Monday, March 7, 2011

Treatment Options: Reading Programs

Kids with special needs like ADHD, ASDs and learning differences can frequently benefit from specialized tutoring and academic programs. But there are so many options, it’s difficult to choose what’s appropriate. And for adults, it can feel too late to get the help they need.

Today, I’m interviewing Theresa Rezentes, of Dyslexia Connections. Theresa is certified in both Slingerland Reading methods and  Lindamood-Bell methods. She works in schools as well as individual students in Alameda and Western Contra Costa County.

P. R. What are the signs that a child could benefit from working with a reading program?

T. R. As a reading therapist, I tutor kids who read below grade level despite an average to above average intelligence and who exhibit signs of letter direction confusion (b and d or b and p are most common), or who transpose letters (change their order) as exhibited in writing or oral reading.  Also, the child avoids reading for pleasure despite many encouragements.

P. R. What are these different reading programs?

T. R. As these children are three dimensional, hands-on learners, many need to write letters and words in the air with their whole arm to give them meaning.  The above confusions can be so distracting that only by writing the letters in the air while saying them and pronouncing them immediately following give them the scaffolding needed to make sense of words and reading.  This physical relationship is what is needed to permanently bypass the confusions that many children see if they have trouble reading.  Also, both the Slingerland and Lindamood-Bell Methods focus on auditory processing weaknesses which the majority (80%) of these students possess.

P. R. Can this be helpful for adults? 

T. R. Yes, it is but will take longer to make progress. I compare it to learning Spanish as an adult vs. as a child. The reason is that the neuropathways are more solidified with adults compared to children.  Therefore, the letter confusions are more permanent and will take longer to correct.  However, with therapy of three or more hours a week, progress can be made.  The bottom line is that it takes a true commitment of the adult.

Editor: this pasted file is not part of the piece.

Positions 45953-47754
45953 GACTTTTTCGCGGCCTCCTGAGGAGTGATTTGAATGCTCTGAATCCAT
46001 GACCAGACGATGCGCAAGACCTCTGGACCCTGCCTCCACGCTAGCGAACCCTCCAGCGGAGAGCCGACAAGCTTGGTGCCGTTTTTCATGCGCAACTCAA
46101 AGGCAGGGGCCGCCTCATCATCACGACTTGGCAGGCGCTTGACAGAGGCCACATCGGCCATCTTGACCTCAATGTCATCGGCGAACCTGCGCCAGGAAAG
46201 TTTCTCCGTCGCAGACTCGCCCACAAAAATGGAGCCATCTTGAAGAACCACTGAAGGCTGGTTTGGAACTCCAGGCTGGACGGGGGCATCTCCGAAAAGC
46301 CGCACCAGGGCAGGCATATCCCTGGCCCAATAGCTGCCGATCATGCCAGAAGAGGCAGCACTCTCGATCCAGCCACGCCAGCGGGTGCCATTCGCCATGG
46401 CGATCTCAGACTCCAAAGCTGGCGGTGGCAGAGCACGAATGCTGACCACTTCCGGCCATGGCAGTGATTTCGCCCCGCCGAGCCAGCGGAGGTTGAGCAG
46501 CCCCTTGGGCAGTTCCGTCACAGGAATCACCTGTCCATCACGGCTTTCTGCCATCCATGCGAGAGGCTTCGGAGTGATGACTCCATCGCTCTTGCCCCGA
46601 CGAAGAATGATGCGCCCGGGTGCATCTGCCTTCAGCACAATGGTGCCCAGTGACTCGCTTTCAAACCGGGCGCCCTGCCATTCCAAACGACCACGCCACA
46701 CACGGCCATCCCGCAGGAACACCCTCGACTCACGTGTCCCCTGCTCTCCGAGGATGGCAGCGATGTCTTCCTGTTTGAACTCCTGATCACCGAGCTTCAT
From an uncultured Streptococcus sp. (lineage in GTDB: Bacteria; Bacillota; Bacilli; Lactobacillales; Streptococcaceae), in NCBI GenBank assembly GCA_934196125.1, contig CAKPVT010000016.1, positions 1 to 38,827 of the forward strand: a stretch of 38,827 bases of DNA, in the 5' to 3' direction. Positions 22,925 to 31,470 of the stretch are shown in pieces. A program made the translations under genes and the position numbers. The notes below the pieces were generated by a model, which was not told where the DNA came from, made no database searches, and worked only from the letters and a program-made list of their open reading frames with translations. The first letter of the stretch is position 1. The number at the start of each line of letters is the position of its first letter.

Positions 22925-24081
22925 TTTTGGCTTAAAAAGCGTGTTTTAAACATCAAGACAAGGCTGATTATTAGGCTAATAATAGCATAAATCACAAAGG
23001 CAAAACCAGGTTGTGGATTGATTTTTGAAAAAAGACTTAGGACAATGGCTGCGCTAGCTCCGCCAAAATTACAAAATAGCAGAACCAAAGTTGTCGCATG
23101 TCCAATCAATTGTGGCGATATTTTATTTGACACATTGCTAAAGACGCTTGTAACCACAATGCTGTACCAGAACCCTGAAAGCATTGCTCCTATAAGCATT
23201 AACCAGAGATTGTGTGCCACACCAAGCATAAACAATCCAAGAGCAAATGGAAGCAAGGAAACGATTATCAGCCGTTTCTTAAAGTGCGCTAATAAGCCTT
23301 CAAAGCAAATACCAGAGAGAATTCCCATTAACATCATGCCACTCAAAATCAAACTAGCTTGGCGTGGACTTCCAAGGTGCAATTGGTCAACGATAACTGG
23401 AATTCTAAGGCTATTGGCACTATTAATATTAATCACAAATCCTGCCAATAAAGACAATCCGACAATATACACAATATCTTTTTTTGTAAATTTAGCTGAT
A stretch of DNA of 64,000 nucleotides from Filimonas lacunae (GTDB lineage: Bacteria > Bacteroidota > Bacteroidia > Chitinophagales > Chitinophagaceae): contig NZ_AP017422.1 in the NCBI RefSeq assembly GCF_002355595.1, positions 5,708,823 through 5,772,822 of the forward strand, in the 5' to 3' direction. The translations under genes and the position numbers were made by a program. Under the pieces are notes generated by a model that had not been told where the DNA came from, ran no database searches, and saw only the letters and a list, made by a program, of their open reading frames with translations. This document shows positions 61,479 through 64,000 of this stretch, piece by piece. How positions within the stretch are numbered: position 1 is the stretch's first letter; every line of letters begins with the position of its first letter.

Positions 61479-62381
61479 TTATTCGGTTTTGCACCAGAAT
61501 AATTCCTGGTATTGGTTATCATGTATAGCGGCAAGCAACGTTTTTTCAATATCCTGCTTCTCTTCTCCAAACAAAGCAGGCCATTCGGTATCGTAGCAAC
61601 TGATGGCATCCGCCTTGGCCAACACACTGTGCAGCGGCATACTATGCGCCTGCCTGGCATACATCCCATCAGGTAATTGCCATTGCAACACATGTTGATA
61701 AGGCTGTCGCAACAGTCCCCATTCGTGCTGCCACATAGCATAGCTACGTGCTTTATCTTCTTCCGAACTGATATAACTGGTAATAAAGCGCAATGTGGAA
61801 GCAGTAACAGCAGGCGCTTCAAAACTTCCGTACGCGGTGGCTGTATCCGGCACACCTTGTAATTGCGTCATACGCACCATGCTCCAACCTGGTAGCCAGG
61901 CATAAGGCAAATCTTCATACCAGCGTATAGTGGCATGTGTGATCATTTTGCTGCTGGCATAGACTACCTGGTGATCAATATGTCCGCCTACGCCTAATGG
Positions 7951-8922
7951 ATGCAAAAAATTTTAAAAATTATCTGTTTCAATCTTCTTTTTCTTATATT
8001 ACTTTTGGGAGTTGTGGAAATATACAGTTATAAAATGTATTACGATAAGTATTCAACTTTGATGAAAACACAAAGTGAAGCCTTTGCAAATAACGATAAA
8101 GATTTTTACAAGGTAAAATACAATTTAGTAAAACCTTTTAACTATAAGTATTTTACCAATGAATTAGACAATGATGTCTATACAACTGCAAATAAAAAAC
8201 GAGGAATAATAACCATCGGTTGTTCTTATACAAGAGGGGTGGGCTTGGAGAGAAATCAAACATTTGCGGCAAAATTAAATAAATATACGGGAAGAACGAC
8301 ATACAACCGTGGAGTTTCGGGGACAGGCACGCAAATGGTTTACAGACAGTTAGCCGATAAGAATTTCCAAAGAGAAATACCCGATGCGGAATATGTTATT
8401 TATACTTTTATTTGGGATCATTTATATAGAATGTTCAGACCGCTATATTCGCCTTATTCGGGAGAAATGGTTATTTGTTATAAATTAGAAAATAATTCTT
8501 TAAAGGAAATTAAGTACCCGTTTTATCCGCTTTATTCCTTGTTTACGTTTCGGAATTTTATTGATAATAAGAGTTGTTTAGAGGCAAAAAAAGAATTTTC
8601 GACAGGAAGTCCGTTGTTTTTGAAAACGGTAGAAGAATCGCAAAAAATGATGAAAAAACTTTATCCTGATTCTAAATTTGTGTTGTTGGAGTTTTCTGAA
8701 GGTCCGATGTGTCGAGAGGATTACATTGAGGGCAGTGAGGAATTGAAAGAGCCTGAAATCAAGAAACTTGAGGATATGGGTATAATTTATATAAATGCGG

P. R. How does this differ from what's taught in schools? 

T. R. For years, the Slingerland Institute had trained teachers using this method with hopes it would reach the schools.  Unfortunately, because most principals are not aware of these methods they are not supported by administrators and many of these children end up in Special Education with an IEP. The Slingerland Method is available in many Catholic Schools in the Oakland Diocese.  It has widespread support of the diocese and I treat children who attend Catholic schools.

The Lindamood Bell method is available in only two schools in Oakland.  The Susan Barton Method is available in the Pleasanton USD and San Ramon USD.  Both Lindamood Bell and Susan Barton require one on one tutoring and most schools cannot afford to have one employee work with one student several hours a week.  It is really through parental efforts and pressure that enable these methods to be available in the public schools, typically through a lawsuit settlement, or through private tutors certified in these areas.  I am certified in both Lindamood-Bell and Slingerland.

P. R. Thanks Theresa.

For those interested in learning more, please visit Dyslexia Connections.

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